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College Basketball: Myron Medcalf Worries About The "Casual Fan"

This hand-wringing about entertainment for the casual college basketball fan is getting old.

Geoff Burke-USA TODAY Sports

Today, Myron Medcalf (with whom I rarely fail to take exception) posits the question, "Is Virginia’s style "bad for the game?" My reaction to this is a gigantic roll of the proverbial eyes:

That casual fan cares about entertainment. There’s nothing entertaining about a 25-15 half of basketball. It’s even difficult for the game’s true supporters to digest.

That solution must involve upgrading the sexiness of the sport. A multitude of proposals and suggestions that could "open up" the game might help, including the possible introduction of a 30-second shot clock. There’s also chatter about altering defensive restrictions.

This just makes me sad. If casual fans cannot enjoy tough defensive effort, they can casually change the channel to another team. I think Virginia is doing great. They would be just as good if we cut the shot clock to 24 seconds. What are you going to do, outlaw a sagging man-to-man defense? If Medcalf had his way, we’d be watching the NBA All-Star game every night where defense isn’t just optional, it’s actively discouraged.

This is the kind of commentary that, in my view, is risibly unserious, as is every argument that uses "sexiness" or its equivalent as a cornerstone of a raison d'être. Perhaps he wrote it so that it would be justifiably mocked. I am personally sick of the "but it’s not entertainment!" argument, and I invite all "casual" fans not entertained by college basketball to STHU and GTHO.

I hate to be so dramatic, but this is probably the third article I’ve seen recently complaining about low scoring, and the simple truth is that the low scoring around college basketball is 100% attributable to the change in how the game has been officiated in the last 30 years, with vastly more contact allowed and freedom of movement curtailed. That has allowed zones and sagging man-to-man defenses to become more and more effective. As the athletes get better and taller, this trend is only going to accelerate.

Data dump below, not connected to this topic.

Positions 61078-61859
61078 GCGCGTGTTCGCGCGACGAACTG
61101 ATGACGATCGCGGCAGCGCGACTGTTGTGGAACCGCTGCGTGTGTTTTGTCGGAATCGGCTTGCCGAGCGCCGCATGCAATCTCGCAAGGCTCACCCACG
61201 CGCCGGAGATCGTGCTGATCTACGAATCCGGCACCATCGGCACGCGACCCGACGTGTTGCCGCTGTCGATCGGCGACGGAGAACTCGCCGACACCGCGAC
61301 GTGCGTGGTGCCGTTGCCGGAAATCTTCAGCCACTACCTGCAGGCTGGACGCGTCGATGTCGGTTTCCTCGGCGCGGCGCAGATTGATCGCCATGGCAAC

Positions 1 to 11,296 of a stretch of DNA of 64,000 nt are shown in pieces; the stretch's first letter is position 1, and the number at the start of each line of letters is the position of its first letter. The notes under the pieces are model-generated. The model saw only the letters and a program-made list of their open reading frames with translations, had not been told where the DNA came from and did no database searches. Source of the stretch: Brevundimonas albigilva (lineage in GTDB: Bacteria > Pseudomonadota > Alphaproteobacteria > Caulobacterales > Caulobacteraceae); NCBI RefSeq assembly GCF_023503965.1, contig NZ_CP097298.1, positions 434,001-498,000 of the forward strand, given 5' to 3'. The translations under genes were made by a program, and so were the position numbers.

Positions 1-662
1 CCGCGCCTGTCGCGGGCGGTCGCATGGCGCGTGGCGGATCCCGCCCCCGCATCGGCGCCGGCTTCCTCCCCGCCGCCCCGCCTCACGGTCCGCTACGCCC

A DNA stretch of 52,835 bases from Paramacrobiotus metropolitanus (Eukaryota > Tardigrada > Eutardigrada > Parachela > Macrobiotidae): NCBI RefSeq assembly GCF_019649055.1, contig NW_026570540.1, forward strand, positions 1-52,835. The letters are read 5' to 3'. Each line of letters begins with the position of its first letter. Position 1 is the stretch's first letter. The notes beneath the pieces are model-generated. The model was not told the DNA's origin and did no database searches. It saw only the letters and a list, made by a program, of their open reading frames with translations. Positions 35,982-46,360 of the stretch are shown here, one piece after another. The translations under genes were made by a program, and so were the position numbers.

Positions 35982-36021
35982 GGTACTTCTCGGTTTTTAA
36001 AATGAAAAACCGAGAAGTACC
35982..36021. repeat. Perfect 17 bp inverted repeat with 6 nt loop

So if Medcalf and his ilk want a more watchable game, I suggest he write a missive to the NCAA and ask them to change their completely counterproductive arrangement with the basketball referee’s guild and move them all under the employ of the NCAA. That way, they could set the standard for how the game is to be called and enforce it, just like the NBA does. They can’t do that in the present arrangement, because the officials tell them what they are going to do, not the reverse. That's reality, not the fantasy of "emphasis."

So Wahoo fans, consider me a full supporter of your stye — I think it’s impressive and good for college basketball, because it shows that you can field great teams without nine McDonald's All-Americans. You have a perfect right to scoff at the inanity of this Medcalf blarney, and I’ll join you in doing so. And for the "casual fans" finding college basketball unwatchable, I hear it’s Cricket season in Australia.

[Editor's note:  A previous version of this article misspelled Myron Medcalf's last name.  We regret the error.]